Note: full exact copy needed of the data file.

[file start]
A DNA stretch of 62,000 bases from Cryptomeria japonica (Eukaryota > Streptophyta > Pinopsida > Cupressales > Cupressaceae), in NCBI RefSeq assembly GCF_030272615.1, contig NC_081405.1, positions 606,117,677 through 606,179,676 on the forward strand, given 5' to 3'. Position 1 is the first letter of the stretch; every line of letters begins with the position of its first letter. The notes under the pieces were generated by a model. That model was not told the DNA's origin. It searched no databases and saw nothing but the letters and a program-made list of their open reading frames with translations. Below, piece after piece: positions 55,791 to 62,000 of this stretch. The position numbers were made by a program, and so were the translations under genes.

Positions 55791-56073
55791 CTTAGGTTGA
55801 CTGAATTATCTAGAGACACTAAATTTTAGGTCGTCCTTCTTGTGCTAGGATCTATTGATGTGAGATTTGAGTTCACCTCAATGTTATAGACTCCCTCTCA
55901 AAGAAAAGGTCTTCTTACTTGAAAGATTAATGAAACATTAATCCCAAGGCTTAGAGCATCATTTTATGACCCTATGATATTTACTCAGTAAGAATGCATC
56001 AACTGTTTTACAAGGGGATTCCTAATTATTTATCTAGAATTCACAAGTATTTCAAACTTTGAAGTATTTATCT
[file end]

A DNA stretch of 62,000 bases from Cryptomeria japonica (Eukaryota > Streptophyta > Pinopsida > Cupressales > Cupressaceae), in NCBI RefSeq assembly GCF_030272615.1, contig NC_081405.1, positions 606,117,677 through 606,179,676 on the forward strand, given 5' to 3'. Position 1 is the first letter of the stretch; every line of letters begins with the position of its first letter. The notes under the pieces were generated by a model. That model was not told the DNA's origin. It searched no databases and saw nothing but the letters and a program-made list of their open reading frames with translations. Below, piece after piece: positions 55,791 to 62,000 of this stretch. The position numbers were made by a program, and so were the translations under genes.

Positions 55791-56073
55791 CTTAGGTTGA
55801 CTGAATTATCTAGAGACACTAAATTTTAGGTCGTCCTTCTTGTGCTAGGATCTATTGATGTGAGATTTGAGTTCACCTCAATGTTATAGACTCCCTCTCA
55901 AAGAAAAGGTCTTCTTACTTGAAAGATTAATGAAACATTAATCCCAAGGCTTAGAGCATCATTTTATGACCCTATGATATTTACTCAGTAAGAATGCATC
56001 AACTGTTTTACAAGGGGATTCCTAATTATTTATCTAGAATTCACAAGTATTTCAAACTTTGAAGTATTTATCT